Wednesday, June 4, 2014

Run for Autism 5K

I had not run a race or done any workouts in the months of January-March. I ran a total 144 miles for the year, with my longest run being 8 miles. The week of the Run for Autism 5K (April 7-13), I was diagnosed with a sinus infection (as usual) and told I had pink eye (again?) I got the pink eye from Henry. I only ran 3 days that week prior to the race. I'd heard about the race on the radio and thought that since it started at the high school next to my house, maybe I could run it. I was getting bored with my short, pain-free runs. I wanted something to hurt. I missed that sensation. I told a couple people I was thinking about doing it, just for something to do. But I didn't to tell Mark, because I didn't want him to tell me I needed a race plan. There is no race plan when you have no fitness, you just go run and try not to do anything stupid. So the day before the race, I went and signed up.

Saturday, April 12, I got down to the high school to warm up and was running for about 20 seconds before someone yelled my name. Since I had pink eye, I couldn't wear my contacts, so I had no idea who it was. I told them that, and ran over to see that it was Josh Haney. He was there to run the race, and immediately told me that since I was running, he was now racing for 3rd place. I said to him that if there is ever a day for him to beat me, today will be that day, and asked about the other person he was planning to lose to. It was Daniel Cutright.

I did a short warm up with Josh and nervously headed to the line. Daniel was there, Josh was there, Brian Kayser was there, and some other people who I do not know. There was a speech about the importance of the race (a norm here in Charlottesville), and the gun went off. A small child went to the lead as we ran 300 meters on the track and I went out too fast. I stayed behind the child and Daniel was we started to go up a hill into McIntire Park. I was trying to be smart but I had not run anything much faster than 7:30 pace all year long, so my body was unaware of what was happening. We went through the all-important 1/2 mile split at something close to 2:30, if I recall. The child fell off quickly, and Daniel was just left with me, breathing heavily behind him.

Now, I consider myself to be a rather smart racer. I take tangents on the road, go out slowly, measure myself and my opponents, and try to read the situations to make good decisions. I was behind Daniel, and he would have had to to have been deaf or an idiot to not know that I was in over my head at this point. So that makes me the idiot, because I was unaware until we reached the mile at 5:19 and I started to feel him pulling away effortlessly.

The remainder of the race was painful. It was a hilly course, and I slowed tremendously on the 2nd mile, watching Daniel disappear in the distance as we rounded each turn. I got to two miles in 5:49 and thought even less of myself for running so stupid. I started to pass the oncoming runners and tried to summon some pride and not look like total garbage as I continued the death march. Luckily the race finishes downhill, so I was able to pick up a little speed as I went to the finish. There was no 3 mile mark (but we had the half mile!)  I saw the clock ticking towards (and past) 17 minutes, and stopped the clock at 17:10. So 6:01 for the last 1.1, better than my second mile for sure.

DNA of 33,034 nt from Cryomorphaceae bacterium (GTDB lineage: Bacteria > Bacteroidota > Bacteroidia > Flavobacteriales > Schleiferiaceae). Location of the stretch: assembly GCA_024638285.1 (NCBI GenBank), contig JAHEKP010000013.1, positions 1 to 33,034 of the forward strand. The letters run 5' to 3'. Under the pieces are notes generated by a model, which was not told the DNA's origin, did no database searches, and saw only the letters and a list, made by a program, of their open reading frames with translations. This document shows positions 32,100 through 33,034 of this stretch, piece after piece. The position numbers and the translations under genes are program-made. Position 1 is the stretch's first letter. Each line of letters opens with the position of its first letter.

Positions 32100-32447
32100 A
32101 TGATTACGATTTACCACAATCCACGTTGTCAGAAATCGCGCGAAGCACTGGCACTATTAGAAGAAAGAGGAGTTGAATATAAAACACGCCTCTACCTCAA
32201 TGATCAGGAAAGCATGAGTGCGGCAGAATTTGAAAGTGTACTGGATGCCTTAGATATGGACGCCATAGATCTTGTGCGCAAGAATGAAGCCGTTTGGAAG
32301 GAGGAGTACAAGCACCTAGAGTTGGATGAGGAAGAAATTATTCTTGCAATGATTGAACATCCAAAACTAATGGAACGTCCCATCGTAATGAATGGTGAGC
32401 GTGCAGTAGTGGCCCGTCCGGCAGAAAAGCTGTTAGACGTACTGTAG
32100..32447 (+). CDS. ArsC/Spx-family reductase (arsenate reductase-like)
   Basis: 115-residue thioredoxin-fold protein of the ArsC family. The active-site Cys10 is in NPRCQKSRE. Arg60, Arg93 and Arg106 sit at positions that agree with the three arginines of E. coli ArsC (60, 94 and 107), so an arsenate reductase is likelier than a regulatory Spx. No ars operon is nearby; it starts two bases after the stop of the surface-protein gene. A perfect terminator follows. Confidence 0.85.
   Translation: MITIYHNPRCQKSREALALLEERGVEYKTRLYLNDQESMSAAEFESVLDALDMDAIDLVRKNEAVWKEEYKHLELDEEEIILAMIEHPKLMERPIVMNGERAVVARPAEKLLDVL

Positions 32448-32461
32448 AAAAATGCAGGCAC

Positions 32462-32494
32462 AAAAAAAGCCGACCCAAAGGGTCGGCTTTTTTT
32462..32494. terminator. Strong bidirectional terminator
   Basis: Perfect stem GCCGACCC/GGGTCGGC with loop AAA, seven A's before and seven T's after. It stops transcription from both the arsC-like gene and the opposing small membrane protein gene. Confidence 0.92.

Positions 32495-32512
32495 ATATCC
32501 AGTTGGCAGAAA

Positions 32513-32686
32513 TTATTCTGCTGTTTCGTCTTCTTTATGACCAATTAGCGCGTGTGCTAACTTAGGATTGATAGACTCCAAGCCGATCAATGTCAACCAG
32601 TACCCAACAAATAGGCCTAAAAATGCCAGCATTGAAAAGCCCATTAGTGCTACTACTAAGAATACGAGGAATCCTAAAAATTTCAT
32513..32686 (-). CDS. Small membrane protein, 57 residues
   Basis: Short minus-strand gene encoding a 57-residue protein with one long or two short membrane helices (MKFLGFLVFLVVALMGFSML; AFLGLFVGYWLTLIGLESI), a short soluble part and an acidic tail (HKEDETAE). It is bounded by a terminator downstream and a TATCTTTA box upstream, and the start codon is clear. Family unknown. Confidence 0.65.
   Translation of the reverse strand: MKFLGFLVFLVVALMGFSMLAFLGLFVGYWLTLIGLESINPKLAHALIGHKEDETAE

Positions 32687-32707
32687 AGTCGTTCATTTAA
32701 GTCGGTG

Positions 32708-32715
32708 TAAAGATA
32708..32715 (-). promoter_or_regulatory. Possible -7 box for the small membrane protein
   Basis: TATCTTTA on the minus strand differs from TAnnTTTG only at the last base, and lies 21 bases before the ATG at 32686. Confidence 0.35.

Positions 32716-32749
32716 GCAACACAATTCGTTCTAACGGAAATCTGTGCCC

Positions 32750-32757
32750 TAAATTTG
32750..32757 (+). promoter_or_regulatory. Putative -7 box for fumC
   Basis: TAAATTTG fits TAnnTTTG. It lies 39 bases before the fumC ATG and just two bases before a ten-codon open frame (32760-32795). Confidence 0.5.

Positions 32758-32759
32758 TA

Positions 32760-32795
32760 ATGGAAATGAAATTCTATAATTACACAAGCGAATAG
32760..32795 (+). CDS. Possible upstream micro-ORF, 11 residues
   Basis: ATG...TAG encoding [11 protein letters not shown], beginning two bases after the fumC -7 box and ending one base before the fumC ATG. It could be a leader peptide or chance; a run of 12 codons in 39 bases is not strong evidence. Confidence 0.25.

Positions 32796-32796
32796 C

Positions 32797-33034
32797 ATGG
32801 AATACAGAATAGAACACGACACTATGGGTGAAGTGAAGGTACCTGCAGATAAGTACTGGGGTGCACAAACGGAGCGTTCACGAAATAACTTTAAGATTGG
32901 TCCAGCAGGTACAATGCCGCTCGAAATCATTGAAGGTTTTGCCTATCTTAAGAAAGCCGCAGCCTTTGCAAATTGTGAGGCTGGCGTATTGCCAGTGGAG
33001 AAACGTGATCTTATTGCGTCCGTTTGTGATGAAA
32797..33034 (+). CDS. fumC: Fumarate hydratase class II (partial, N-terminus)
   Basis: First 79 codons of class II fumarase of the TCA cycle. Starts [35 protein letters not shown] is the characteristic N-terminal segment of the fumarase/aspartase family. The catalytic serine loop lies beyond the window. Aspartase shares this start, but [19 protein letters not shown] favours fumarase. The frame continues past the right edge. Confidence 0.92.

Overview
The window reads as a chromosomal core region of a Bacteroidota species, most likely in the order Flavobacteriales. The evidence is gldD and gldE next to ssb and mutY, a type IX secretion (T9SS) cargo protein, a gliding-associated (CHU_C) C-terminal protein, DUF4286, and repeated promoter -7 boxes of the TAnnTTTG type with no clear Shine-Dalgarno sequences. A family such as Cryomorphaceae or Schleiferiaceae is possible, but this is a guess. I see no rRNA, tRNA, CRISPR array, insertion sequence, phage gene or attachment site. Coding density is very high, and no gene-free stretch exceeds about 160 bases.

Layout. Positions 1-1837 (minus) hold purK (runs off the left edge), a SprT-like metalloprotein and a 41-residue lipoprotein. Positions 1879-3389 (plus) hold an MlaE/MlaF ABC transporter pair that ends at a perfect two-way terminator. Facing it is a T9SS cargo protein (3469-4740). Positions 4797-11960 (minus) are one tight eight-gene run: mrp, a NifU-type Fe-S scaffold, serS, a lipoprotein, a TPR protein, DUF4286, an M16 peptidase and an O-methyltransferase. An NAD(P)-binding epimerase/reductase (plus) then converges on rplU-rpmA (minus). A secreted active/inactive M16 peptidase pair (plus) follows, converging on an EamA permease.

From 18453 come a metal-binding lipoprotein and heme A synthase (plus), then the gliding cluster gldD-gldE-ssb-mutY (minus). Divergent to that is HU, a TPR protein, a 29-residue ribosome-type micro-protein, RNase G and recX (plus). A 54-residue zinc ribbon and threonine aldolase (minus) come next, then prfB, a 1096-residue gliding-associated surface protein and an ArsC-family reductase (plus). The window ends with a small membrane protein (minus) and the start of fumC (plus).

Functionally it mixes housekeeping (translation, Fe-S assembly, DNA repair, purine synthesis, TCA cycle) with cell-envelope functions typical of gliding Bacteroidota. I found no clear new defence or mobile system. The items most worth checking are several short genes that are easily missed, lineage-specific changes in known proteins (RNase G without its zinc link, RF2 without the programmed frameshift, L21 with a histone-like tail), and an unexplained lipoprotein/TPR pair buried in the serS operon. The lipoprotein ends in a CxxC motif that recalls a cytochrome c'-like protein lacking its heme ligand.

Before I started the race, I had no way of knowing what a reasonable expectation would be, so I made none. I probably said I "just wanted to break" 20 minutes, 19 minutes, and 18 minutes. I had no clue. That being said, I was still slightly disappointed that I came that close to 17 minutes but was unable to break it. This disappointment is absurd; I'd barely been running, it was the first time I'd done anything more than an easy effort in 4 months, and I ran like a fool-- out way too hard and dying coming home.

Who is this kid?
KC told me afterwards that I looked terrible, and that Daniel looked "a lot younger" than I am. Those two things were certainly true. Henry got to watch me run, albeit slowly. Before KC and Henry left, Mark took a picture of us, and Henry did not try to hide his dissatisfaction with my performance. Mark was pleased that we were wearing Ragged Mountain clothes though. I cooled down with Josh and came back to the awards ceremony and ate a bunch of Panera bagels. Daniel had to leave to go help his dad at a track meet, but Josh and I went up for our 2nd and 3rd place awards. I got my second Ragged Mountain hooded sweatshirt, some Mizuno socks, and a Mizuno backpack that I use almost daily to carry my running clothes around with me when I'm going in the afternoon. Satisfactory award. I should have stuck around for the rest of the morning in hopes of winning the Beats By Dre headphones, but not being able to see was taking it's toll on me and I was getting a headache.

Aside from how poorly I did, the race was an absolute blast. I love running races, I love running hard,  and the pain was invigorating. Racing on antibiotics isn't a good idea, but whatever. And it was a road race, I didn't really need to be able to see anything. It really motivated me to get back into running consistently and working hard to get in shape for the summer and fall racing seasons.*

*Almost two months later and that is finally starting to happen.

Run for Autism 5K Results
A video on Facebook of the start of the race -- pretty impressive crowd

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Race Photos